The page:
Oxford University has unveiled a range of new portraits including those of Indian-origin people to be a source of inspiration for the students and to improve the diversity balance on the walls of the world-famous university.
The portraits, mainly paintings and photographs, include a mixture of men and women from a variety of ethnic and socio-economic backgrounds.
Linguistics scholar Aditi Lahiri, human rights activist Kumi Naidoo and BBC journalist Reeta Chakrabarti join the likes of British film and television director Ken Loach and astrophysicist Dame Jocelyn Bell Burnell among the latest batch of around two dozen portraits.
The new works are to be displayed in the university's central public spaces and will be shown at an exhibition in Oxford later in the year.
Rebecca Surender, advocate and pro-vice-chancellor for equality and diversity at the university, said: "It is hugely important for students and staff to feel at home at Oxford, and to feel inspired by people they can relate to".
"This series of portraits, created by a talented group of artists, will broaden the range of people represented around the University. All of those selected to take part have made enormous contributions to Oxford life and to society more widely," Rebecca said.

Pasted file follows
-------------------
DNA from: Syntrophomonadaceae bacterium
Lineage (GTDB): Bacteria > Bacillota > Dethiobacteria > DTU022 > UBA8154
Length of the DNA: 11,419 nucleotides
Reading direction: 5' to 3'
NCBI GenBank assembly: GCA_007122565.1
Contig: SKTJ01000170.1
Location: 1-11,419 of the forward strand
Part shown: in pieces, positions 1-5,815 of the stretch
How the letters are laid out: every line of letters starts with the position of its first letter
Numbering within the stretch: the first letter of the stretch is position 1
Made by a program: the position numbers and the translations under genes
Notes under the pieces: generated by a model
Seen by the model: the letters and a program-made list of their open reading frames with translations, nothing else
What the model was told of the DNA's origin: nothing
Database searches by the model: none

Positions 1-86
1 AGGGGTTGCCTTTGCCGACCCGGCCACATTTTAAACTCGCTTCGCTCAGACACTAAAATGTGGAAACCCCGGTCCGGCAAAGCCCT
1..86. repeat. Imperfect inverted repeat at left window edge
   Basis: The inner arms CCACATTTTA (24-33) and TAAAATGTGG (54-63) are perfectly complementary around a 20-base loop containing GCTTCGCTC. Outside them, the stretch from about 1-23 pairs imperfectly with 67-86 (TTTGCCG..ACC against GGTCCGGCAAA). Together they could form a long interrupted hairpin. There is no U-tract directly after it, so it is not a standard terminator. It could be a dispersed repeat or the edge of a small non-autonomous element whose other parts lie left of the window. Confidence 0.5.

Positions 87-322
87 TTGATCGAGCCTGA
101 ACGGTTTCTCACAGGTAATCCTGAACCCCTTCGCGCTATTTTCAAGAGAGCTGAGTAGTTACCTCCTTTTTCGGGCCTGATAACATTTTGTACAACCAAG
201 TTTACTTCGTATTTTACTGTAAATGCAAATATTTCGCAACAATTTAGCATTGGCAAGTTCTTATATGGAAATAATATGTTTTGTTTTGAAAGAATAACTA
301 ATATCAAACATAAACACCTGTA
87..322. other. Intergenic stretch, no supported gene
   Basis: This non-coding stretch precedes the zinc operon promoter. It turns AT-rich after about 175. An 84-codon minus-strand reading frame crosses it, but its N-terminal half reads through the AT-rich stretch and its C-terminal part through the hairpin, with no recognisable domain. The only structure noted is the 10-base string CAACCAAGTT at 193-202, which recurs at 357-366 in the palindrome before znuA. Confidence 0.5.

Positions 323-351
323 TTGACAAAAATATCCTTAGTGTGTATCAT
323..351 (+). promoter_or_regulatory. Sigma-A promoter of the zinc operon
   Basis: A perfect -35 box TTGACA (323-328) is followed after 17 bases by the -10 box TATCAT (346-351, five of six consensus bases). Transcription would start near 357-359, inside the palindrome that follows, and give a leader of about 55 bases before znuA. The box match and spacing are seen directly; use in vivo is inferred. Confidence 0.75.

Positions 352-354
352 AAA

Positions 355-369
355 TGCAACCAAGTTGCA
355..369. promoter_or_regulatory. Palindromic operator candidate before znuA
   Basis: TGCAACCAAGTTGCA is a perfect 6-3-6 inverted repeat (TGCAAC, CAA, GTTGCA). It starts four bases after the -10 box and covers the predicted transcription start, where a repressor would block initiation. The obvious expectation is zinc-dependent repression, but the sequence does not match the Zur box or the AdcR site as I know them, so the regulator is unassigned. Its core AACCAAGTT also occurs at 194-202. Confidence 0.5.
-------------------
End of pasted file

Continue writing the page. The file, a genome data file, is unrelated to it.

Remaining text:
This commissioning of portraits is one of the biggest projects by the university to create a more diverse range of people portrayed in its public places, including more women, people from ethnic minorities, gays and lesbians and people with disabilities.
All the people depicted have links with the university – such as being former students or academic staff – with the criteria that they were examples of excellence and widened the range of pictures from the "narrow and traditional" and "challenged stereotypes".